A group which is very active in studying gender recognition (among other traits) on the basis of text is that around Moshe Koppel. 2002) they report gender recognition on formal written texts taken from the British National Corpus (and also give a good overview of previous work), reaching about 80% correct attributions using function words and parts of speech.
Later, in 2004, the group collected a Blog Authorship Corpus (BAC; (Schler et al.
In the following sections, we first present some previous work on gender recognition (Section 2). Currently the field is getting an impulse for further development now that vast data sets of user generated data is becoming available. (2012) show that authorship recognition is also possible (to some degree) if the number of candidate authors is as high as 100,000 (as compared to the usually less than ten in traditional studies).
Then we describe our experimental data and the evaluation method (Section 3), after which we proceed to describe the various author profiling strategies that we investigated (Section 4). Gender Recognition Gender recognition is a subtask in the general field of authorship recognition and profiling, which has reached maturity in the last decades(for an overview, see e.g. Even so, there are circumstances where outright recognition is not an option, but where one must be content with profiling, i.e.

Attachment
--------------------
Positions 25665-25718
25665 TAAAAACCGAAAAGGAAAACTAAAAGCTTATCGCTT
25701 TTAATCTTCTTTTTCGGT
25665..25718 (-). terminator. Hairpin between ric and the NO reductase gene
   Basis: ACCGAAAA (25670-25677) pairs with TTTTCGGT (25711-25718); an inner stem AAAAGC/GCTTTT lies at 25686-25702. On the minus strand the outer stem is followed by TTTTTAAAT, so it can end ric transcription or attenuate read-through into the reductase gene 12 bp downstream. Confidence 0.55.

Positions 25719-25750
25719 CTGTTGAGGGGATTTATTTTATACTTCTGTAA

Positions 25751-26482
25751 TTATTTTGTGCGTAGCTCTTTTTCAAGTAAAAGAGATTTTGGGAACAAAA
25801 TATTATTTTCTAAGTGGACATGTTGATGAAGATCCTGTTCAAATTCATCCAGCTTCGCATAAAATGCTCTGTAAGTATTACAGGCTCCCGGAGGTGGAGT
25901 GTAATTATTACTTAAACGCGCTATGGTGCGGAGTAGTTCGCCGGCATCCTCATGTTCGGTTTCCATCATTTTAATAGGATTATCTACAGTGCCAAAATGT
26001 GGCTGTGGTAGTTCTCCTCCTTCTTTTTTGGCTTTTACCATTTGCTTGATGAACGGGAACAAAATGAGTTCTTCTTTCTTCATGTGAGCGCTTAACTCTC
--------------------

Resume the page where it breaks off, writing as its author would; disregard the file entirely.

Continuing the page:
And, obviously, it is unknown to which degree the information that is present is true.
When using all user tweets, they reached an accuracy of 88.0%.
We also varied the recognition features provided to the techniques, using both character and token n-grams.
For all techniques and features, we ran the same 5-fold cross-validation experiments in order to determine how well they could be used to distinguish between male and female authors of tweets.
We then experimented with several author profiling techniques, namely Support Vector Regression (as provided by LIBSVM; (Chang and Lin 2011)), Linguistic Profiling (LP; (van Halteren 2004)), and Ti MBL (Daelemans et al.
2004), with and without preprocessing the input vectors with Principal Component Analysis (PCA; (Pearson 1901); (Hotelling 1933)).